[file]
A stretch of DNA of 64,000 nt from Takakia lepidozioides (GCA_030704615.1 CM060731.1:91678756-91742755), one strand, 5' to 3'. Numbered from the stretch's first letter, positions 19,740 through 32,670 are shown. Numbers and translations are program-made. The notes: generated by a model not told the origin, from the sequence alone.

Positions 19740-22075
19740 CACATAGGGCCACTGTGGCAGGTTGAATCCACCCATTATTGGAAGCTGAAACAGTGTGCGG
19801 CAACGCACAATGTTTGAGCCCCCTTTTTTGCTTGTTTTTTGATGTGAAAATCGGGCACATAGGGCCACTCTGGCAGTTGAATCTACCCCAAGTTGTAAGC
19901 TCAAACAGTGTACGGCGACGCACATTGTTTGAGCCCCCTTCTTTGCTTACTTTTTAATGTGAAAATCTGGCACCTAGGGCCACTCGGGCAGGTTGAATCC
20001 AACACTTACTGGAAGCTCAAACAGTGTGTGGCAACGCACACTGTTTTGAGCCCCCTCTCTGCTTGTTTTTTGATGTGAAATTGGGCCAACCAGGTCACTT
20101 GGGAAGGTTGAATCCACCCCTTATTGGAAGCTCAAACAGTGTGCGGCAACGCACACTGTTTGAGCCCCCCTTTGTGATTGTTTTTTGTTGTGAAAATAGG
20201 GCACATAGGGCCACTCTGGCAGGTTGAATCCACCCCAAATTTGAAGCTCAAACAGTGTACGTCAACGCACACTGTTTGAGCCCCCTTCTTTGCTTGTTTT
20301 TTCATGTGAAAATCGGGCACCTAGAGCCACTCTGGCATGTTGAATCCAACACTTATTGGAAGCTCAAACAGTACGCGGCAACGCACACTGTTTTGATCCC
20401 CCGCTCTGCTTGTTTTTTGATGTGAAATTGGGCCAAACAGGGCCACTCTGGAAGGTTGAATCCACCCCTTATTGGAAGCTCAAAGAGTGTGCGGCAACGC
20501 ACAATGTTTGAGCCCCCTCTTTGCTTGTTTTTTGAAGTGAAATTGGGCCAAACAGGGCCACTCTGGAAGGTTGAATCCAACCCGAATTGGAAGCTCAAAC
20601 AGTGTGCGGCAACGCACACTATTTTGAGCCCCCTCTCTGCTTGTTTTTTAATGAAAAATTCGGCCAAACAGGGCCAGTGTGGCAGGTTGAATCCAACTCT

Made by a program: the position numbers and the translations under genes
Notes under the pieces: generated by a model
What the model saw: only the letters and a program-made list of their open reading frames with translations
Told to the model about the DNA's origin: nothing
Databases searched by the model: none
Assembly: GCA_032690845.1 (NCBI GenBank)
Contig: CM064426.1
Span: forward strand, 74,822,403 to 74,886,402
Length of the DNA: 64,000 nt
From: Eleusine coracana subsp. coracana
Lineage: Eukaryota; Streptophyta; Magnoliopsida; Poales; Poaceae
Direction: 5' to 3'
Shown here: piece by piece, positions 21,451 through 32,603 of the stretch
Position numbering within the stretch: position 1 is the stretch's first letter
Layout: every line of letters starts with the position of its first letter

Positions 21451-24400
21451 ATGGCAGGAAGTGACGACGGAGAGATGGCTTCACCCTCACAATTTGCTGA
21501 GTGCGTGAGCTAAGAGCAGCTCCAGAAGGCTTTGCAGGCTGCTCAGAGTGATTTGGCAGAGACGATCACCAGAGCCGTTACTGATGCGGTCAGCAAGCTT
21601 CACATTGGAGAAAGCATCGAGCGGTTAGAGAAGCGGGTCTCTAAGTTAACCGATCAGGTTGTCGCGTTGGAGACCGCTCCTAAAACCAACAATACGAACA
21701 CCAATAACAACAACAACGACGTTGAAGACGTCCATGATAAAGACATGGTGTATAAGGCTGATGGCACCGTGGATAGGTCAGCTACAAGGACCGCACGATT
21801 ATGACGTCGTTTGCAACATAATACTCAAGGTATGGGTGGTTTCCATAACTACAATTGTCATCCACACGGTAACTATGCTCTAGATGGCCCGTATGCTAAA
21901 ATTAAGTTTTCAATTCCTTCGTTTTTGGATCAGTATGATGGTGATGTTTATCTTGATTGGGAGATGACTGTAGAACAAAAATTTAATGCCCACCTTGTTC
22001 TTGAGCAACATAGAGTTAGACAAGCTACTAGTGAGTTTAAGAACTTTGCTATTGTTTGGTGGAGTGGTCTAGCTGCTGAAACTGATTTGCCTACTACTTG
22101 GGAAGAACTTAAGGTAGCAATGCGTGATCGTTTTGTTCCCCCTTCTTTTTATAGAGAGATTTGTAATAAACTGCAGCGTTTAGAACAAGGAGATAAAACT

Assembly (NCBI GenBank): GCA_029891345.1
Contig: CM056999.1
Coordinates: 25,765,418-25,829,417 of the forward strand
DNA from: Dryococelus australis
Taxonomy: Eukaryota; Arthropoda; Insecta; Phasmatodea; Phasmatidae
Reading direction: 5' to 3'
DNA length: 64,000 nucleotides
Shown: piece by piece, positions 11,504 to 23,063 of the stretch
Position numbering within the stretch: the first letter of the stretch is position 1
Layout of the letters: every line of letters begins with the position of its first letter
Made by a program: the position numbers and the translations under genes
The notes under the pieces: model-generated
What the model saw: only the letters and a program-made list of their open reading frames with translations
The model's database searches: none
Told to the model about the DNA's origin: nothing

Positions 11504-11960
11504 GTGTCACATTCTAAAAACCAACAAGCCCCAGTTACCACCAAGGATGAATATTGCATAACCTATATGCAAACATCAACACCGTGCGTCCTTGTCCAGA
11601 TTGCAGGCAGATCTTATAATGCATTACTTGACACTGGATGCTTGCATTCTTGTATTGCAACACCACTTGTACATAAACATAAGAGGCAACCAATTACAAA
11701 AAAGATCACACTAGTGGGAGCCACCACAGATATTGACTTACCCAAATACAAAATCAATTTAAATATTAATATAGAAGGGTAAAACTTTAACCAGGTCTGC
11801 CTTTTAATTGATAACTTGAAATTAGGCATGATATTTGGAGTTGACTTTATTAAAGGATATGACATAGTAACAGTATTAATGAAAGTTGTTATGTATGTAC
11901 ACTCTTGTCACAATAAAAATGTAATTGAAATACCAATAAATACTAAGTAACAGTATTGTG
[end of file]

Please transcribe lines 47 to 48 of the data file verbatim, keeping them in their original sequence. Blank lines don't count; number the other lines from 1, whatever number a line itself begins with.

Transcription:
Made by a program: the position numbers and the translations under genes
The notes under the pieces: model-generated